A study found that if greenhouse gas emissions continue at the current pace, sea levels could rise 15 inches by 2100. More than 60 ocean, ice, and atmosphere scientists worldwide from 36 international institutions contributed to the research. Their new estimates revealed that Greenland and Antarctica’s ice sheets alone could cause this surge in sea levels. Furthermore, this doesn’t even account for the global sea-level rise already set in motion by Earth’s warming climate.

This study’s results align with projections made by the Intergovernmental Panel on Climate Change’s (IPCC) 2019 Special Report on Oceans and the Cryosphere. Scientists estimated that Greenland would contribute 3.1 to 10.6 inches to global sea-level rise in this century. They projected that Antarctica’s ice sheets could add 1.2 to 11 inches to sea levels. Overall, melting ice sheets cause around a third of the global sea-level rise.

The study results
sea level rise

The results from this study have been published in an issue of the journal The Cryosphere. The data came from the Ice Sheet Model Intercomparison Project (ISMIP6) led by NASA’s Goddard Space Flight Center in Greenbelt, Maryland. NASA satellite observations keep track of changing sea levels from space and use this data to estimate impacts on melting ice sheets. They also hope to gain more insight into the causes of retreating ice sheets and ways to adapt to climate change.

“One of the biggest uncertainties when it comes to how much sea level will rise in the future is how much the ice sheets will contribute,” said project leader and ice scientist Sophie Nowicki. “And how much the ice sheets contribute is really dependent on what the climate will do.”

“The strength of ISMIP6 was to bring together most of the ice sheet modeling groups around the world, and then connect with other communities of ocean and atmospheric modelers as well, to understand better what could happen to the ice sheets,” said Heiko Goelzer, a scientist at NORCE Norwegian Research Centre in Norway. Goelzer was the lead scientist for the Greenland ice sheet research.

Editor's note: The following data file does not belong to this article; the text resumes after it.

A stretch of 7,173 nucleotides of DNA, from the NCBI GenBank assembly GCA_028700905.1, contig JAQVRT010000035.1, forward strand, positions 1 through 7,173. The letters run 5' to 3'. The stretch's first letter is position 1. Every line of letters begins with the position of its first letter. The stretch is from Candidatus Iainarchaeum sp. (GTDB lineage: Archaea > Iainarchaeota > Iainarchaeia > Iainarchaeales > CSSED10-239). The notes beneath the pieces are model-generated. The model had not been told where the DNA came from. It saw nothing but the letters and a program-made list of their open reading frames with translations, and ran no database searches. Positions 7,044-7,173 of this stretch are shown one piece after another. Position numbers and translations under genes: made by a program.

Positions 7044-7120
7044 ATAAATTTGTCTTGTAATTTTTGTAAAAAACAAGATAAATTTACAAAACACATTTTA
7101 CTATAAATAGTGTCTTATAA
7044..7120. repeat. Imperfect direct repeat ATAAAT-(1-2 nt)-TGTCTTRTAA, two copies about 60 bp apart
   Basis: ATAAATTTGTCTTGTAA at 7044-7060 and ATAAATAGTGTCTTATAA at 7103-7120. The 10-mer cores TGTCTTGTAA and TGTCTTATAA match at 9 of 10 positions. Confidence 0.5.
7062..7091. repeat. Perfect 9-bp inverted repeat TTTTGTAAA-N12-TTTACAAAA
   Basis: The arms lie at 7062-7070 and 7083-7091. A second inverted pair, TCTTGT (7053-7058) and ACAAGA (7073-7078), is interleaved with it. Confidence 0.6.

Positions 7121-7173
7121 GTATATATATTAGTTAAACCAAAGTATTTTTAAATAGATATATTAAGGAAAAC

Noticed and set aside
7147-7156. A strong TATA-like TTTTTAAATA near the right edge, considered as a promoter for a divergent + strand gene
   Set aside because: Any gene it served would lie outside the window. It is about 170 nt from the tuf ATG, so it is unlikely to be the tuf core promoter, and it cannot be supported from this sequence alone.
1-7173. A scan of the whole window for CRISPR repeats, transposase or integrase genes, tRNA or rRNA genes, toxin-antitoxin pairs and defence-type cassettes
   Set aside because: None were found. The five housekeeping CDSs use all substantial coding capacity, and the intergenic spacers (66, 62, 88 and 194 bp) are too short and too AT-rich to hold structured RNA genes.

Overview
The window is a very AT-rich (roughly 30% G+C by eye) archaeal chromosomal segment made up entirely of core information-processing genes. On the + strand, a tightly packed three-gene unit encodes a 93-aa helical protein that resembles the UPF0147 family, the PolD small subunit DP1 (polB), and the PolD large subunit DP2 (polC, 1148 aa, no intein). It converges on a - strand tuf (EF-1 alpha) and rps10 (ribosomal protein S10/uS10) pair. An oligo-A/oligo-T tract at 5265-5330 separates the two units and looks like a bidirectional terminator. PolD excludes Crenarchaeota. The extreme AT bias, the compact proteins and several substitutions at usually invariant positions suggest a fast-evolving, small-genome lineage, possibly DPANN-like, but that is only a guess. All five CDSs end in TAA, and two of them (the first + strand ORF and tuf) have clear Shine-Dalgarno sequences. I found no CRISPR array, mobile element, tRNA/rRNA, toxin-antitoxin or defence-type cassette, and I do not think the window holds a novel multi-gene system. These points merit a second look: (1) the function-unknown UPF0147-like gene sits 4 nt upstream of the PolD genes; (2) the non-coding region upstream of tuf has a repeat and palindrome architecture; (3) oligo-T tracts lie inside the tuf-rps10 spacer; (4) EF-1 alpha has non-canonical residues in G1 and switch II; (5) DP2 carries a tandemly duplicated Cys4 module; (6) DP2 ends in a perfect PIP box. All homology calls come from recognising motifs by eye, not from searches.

Greenhouse gas emissions will determine the sea-level rise.

Both warming air temperatures and increasing ocean temperatures have caused Greenland’s ice sheet to melt rapidly. As a result, it contributes greatly to global sea-level rise. However, just how much it will rise depends on the carbon emissions level being released into the atmosphere. The ISMIP6 team investigated two different scenarios set for the IPCC’s future climate to estimate sea-level rise by 2100. In the first one, emissions keep increasing rapidly, and in the second, emissions have been dramatically decreased.

Greenland ice sheet

In this scenario, they found that the Greenland ice sheet would cause an additional global sea-level rise of about 3.5 inches by 2100. With lower emissions, the retreating ice sheet would only raise global sea levels by about 1.3 inches. Remember that these estimates don’t include ice already lost due to warming temperatures between pre-industrial times and now. Prior studies estimated that the Greenland ice sheet would add around a quarter-inch sea-level rise by 2100 due to this factor alone.